Darwinism in the Islamic world in the context of the comparative reception of Darwinism


13 Nov 2009


Thomas Glick

Salman Hameed

Thomas Glick, a professor of history and geography at Boston University (Boston, Massachusetts USA) presents a short history of the reception of Darwinism in the Muslim world based on textual sources.  He notes that modernization and/or modernism is always a subtext in places where anti-evolution rhetoric is being used.  He compares it to the ways Darwinism was received in Latin America’s many political and social contexts.

This lecture was the opening lecture of a conference held at Hampshire College (Amherst, Massachusetts USA) on 2-3 October 2009 entitled “Darwin and Evolution in the Muslim World”.  For a program of the conference, click here.

The speaker is introduced (approximately the first 30 seconds) by Salman Hameed.


The limited material on Islam is within the bounds of what Muslims have historically understood as acceptable.

The limited science presented is accepted by a majority of contemporary scholars.

The historical presentation reflects contemporary understanding of the people and events involved.

About Salman Hameed

Salman Hameed trained as an astronomer and teaches about the intersections between religion and science. He received his undergraduate degree in physics and astronomy from State University of New York, Stony Brook (1994) and a Ph.D. in Astronomy from New Mexico State University (2001). Hameed went on to become a fellow in the astronomy department at Smith College and University of Massachusetts Amherst before he settled at Hampshire College in 2005. As of 2015, Hameed is an Associate Professor of Integrated Science and Humanities and an endowed chair, in addition to being the Director of the Center for the Study of Science in Muslim Societies at Hampshire.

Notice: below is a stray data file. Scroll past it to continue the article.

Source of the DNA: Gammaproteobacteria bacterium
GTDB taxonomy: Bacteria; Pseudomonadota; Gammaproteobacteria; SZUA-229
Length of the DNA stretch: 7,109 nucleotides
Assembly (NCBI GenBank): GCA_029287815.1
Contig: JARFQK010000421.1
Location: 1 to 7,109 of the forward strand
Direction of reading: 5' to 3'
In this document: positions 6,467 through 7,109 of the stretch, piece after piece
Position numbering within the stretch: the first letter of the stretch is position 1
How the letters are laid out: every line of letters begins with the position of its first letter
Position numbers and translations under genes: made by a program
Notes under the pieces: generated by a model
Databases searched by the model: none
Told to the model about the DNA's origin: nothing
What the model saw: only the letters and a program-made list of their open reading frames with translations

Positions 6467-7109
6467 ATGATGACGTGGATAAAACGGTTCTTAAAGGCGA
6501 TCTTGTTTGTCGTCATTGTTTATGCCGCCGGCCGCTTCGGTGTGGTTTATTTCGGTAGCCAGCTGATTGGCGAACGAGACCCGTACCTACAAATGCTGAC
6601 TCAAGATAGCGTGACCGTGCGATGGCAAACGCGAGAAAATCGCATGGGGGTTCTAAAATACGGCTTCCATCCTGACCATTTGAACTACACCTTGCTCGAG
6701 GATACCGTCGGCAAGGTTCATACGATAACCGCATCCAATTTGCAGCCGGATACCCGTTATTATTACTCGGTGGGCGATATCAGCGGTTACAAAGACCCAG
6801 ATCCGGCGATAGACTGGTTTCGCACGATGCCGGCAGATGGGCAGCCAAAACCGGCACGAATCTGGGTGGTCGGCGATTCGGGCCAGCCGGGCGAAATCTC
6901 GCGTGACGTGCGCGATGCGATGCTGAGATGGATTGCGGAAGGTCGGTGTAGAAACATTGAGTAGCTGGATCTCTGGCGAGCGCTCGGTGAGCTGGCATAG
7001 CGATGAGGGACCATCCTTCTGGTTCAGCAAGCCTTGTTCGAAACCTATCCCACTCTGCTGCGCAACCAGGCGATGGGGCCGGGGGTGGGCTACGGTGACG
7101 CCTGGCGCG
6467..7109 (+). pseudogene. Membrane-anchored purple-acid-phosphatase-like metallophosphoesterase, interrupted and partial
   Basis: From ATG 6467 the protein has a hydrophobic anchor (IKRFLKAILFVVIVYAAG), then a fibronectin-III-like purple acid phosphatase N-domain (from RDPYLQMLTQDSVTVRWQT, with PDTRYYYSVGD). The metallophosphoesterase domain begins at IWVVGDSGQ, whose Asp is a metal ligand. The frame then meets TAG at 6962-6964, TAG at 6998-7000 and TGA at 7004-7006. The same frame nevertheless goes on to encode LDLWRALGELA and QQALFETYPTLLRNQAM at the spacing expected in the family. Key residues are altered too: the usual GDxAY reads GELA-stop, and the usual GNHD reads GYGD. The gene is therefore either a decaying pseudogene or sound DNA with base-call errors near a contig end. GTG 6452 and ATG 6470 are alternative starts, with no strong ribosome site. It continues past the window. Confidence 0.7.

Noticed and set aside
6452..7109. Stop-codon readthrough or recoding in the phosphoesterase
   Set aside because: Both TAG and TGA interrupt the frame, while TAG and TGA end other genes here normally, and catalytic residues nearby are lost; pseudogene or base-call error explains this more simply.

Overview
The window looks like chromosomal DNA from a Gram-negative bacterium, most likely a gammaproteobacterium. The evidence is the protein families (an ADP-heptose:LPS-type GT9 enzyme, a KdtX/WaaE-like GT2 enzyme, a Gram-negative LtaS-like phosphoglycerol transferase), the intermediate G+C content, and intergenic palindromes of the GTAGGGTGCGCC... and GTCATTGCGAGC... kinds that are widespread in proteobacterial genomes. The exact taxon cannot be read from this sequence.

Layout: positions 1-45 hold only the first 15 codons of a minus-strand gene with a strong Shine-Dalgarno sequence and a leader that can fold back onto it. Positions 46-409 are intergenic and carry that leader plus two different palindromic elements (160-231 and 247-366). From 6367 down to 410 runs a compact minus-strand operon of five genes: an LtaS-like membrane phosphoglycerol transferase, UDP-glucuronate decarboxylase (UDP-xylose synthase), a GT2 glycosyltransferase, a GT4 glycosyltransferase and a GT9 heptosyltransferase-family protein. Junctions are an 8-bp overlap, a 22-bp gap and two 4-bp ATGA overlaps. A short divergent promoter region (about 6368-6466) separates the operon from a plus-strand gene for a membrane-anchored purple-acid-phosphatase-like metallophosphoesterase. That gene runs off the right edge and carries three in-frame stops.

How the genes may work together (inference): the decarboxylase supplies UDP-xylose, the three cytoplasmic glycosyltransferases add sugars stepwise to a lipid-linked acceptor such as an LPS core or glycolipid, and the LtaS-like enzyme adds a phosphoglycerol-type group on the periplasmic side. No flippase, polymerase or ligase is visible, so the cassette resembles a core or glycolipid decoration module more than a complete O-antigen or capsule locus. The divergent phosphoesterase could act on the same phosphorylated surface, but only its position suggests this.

Hameed’s publications include articles in The Guardian newspaper, the Zygon Journal of Religion and Science, and Religion Dispatches. He also frequently writes on subjects concerning science and religion in his blog, Irtiqa (the Urdu word for evolution). A collection of some of Hameed’s work, including videos, may be found as part of his biography on the Eqbal Ahmed website. His academic profile can also be found through the Hampshire College website. Hameed is also active on Twitter and other social media as of 2015 and has a personal website.

Selected Bibliography:

About Salman Hameed.” Eqbal Ahmad Centre for Public Education. EACPE, n.d. Accessed 13 June 2015.

Dr. Salman Hameed.” American Islamic Congress. American Islamic Congress, n.d. Accessed 13 June 2015.

Hameed, Salman. Irtiqa. N.p., n.d. Accessed 13 June 2015.

Hameed, Salman. “Salman Hameed Profile.” The Guardian. Guardian News and Media, n.d. Accessed 13 June 2015.

Hameed, Salman. Twitter. Twitter, n.d.

Salman Hameed.” Hampshire College. Hampshire College, n.d. Accessed 13 June 2015.